The Life and Times of Samson
A Visit from God
Judges 13:1-23
 
On different occasions in the Bible we find God paying a special visit to man. Abraham, Jacob, Moses, Hagar, to name just a few, had such a visit from God. As we saw last week, the mother and father of Samson received such a visit.
 
You will remember that Samson’s father identified the “angel of the LORD" as God.  That is called a theophany in Scripture.   Manoah and his wife had a personal visit from God.
 
I would suggest that still happens.  God still visits His people. Maybe not like He did with Manoah and  his wife--as the angel of the LORD--but no doubt, it still occurs.  Job said in Job 10:12, "Thou hast granted me life and favour, and they visitation hath preserved my spirit." Job found that it was God's presence that had strengthened and sustained him during the dark and difficult times of his life.
 
And there are many in this room who could testify that He visits us when we need His visit the most. Maybe you need a visit from God. I like it when God visits a Church service. His visit can turn a good service into a glorious service. I like it when God gets in the car with me when I'm driving down the road.
 
I want to talk to you today about having a visit from God. In particular, I want to talk to you about the kind of people whom God visits.
 
As we continue looking at the life of Samson, I want us to turn our attention to his parents. They play such an important part in the Scripture's introduction of Samson that we don't want to ignore them.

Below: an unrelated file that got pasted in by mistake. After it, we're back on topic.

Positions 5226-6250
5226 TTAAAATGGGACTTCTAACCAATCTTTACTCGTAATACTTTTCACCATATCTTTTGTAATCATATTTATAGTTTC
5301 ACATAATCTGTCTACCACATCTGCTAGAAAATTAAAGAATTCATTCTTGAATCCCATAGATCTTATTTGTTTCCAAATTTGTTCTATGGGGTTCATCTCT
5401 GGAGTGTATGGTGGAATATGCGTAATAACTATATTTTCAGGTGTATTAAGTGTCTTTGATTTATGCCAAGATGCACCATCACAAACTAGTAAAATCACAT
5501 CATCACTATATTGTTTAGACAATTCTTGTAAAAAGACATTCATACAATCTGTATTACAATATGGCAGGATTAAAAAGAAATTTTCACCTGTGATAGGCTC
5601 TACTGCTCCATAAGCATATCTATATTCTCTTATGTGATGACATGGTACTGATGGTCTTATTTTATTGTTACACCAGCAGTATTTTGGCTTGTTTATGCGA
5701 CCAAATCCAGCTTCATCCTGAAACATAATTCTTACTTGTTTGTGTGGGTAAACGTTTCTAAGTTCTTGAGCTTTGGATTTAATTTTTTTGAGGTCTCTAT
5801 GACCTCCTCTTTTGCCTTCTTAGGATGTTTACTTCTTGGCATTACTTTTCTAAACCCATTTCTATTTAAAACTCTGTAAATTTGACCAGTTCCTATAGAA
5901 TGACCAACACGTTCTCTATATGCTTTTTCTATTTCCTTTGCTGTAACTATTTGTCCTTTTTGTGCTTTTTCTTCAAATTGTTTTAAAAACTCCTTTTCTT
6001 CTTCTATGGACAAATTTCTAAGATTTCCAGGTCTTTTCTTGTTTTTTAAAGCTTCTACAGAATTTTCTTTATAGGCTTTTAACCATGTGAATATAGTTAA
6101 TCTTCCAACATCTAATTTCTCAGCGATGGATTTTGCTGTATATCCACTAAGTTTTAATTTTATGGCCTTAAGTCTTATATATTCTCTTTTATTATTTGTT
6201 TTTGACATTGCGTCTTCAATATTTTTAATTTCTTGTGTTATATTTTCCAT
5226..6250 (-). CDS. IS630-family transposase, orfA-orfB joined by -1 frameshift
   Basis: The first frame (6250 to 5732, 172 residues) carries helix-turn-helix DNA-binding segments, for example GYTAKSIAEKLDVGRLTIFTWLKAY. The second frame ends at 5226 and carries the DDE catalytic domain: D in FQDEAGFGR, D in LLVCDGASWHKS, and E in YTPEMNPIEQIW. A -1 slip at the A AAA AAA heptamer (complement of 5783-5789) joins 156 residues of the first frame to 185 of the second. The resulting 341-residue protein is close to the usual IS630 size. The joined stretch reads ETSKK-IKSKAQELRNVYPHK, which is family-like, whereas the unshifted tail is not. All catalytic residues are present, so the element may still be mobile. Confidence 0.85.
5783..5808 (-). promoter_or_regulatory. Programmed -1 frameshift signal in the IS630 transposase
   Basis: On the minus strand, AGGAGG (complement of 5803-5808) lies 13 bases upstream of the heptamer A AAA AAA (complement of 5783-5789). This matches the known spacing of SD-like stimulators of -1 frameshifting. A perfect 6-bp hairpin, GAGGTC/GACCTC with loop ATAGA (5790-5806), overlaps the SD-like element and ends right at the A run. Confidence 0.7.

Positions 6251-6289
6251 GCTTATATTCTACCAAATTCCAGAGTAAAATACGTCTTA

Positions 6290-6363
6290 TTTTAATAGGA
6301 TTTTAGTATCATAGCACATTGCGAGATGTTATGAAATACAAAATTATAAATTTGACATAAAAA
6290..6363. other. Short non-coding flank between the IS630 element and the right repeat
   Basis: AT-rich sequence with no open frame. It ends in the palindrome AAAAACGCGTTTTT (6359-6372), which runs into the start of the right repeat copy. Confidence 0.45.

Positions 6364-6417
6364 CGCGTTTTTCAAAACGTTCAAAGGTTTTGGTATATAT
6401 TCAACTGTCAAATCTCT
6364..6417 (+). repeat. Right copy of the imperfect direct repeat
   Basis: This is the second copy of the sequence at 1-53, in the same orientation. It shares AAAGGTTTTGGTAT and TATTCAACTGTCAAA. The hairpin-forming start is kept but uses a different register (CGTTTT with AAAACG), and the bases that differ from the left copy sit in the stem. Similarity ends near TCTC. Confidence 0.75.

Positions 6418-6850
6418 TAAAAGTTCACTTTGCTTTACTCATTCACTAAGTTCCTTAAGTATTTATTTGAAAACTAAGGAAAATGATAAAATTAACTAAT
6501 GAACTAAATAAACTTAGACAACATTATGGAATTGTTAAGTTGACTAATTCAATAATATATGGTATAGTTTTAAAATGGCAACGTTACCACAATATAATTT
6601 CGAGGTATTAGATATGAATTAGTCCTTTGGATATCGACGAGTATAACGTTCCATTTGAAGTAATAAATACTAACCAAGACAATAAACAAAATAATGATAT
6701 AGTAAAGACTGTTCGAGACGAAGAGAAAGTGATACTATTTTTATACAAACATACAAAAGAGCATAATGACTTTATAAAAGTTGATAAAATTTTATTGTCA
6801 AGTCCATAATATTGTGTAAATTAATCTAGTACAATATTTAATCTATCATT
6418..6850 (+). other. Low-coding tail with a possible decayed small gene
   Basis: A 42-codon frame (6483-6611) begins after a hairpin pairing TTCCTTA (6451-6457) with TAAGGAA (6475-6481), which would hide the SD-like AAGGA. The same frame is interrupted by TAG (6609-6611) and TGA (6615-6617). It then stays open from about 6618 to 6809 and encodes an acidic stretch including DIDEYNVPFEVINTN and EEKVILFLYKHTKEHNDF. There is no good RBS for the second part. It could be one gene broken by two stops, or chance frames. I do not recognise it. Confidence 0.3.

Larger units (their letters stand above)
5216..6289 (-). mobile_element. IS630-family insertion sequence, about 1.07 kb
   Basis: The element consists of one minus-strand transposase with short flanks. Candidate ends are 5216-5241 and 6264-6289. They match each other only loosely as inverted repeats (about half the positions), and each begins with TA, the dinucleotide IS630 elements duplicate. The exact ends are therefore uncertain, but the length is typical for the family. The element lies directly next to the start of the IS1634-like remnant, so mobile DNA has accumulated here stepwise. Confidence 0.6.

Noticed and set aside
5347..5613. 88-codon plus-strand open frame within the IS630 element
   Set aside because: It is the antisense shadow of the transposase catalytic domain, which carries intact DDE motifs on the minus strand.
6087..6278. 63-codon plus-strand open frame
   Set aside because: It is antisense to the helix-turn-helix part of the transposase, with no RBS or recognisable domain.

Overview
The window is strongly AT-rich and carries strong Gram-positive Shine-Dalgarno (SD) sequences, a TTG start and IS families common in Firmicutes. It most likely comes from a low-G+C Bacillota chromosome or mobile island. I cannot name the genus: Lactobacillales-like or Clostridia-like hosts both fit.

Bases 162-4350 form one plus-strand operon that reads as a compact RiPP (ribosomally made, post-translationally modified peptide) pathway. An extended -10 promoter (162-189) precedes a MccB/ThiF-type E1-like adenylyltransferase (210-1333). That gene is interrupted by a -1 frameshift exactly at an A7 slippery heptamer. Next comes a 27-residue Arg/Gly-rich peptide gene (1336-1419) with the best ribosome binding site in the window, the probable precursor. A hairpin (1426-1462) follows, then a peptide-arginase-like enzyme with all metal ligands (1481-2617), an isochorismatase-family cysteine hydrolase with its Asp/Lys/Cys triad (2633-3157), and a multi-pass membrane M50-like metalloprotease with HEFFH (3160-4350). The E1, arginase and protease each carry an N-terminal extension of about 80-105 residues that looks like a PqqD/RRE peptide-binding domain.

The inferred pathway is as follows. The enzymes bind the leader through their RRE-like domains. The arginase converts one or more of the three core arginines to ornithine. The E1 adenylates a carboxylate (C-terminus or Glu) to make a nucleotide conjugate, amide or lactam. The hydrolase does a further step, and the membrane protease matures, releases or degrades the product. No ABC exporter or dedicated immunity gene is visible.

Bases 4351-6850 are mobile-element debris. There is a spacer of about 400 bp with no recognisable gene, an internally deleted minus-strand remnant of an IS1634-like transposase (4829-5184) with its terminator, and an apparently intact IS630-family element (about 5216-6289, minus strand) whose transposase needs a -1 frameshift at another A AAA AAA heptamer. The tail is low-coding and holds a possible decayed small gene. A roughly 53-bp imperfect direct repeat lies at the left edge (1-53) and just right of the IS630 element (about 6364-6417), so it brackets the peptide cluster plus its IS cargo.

As I have already stated, they experienced a personal visit from God. As we look at them we learn about the kind of people they were, and as well, learn something about the kind of people God's visits. The first thing that I want to point out is that:
 
1. God Visits People Who Honor Him
 
It is very obvious that here was a man and woman, a husband and wife, who honored God. Their devotion and dedication to God is obvious. Read about their lives and you can’t help but sense their faithfulness to God. They were a couple that lived for God.
 
Notice verse 1 again. 
 
Remember the setting.  The children of Israel were away from God. They had forsaken God and were following the gods of Baalim (cp. 2:11). These were days of spiritual darkness and declension.
 
Yet, here was a couple who was faithful to God. Their society as a whole had abandoned God, but not Manoah and his wife. They had remained faithful to God in spite of their surroundings. They were certainly in a minority, but they were faithful to God.
 
It was Mahatma Ghandi who said, “I like your Christ, I do not like your Christians. Your Christians are so unlike your Christ.”
 
One of the greatest hindrances to reaching others is Christians who "are so unlike our Christ." As for Manoah and his wife, they were faithful to God and lived for Him in spite of their surroundings.
 
Four preachers were discussing the merits of various translations of the Bible. One liked the King James Version best. Another liked the American Revised Version best. Still, another liked Moffat's translation best. The fourth preacher said, "I like my mother's translation best. She translated it into life, and it was the most convincing translation I ever saw."
 
Sometimes you may be the only one in the office who is a Christian. As a student, you may find yourself in the minority. Even in your family, you may be the only one who is a Christian. Even in surroundings where others have no room for God, we should be faithful to God.
 
It is people who are faithful to God in spite of their surroundings that God visits.
 
Then in verse 2 we are told about Manoah’s wife being barren and childless.  As we saw last week, barrenness often brought a stigma and reproach. It was sometimes viewed as a sign of God's disfavor. How easy it would have been for Mrs. Manoah to have become bitter and angry with God. How easy it would have been to have doubted God's love and goodness.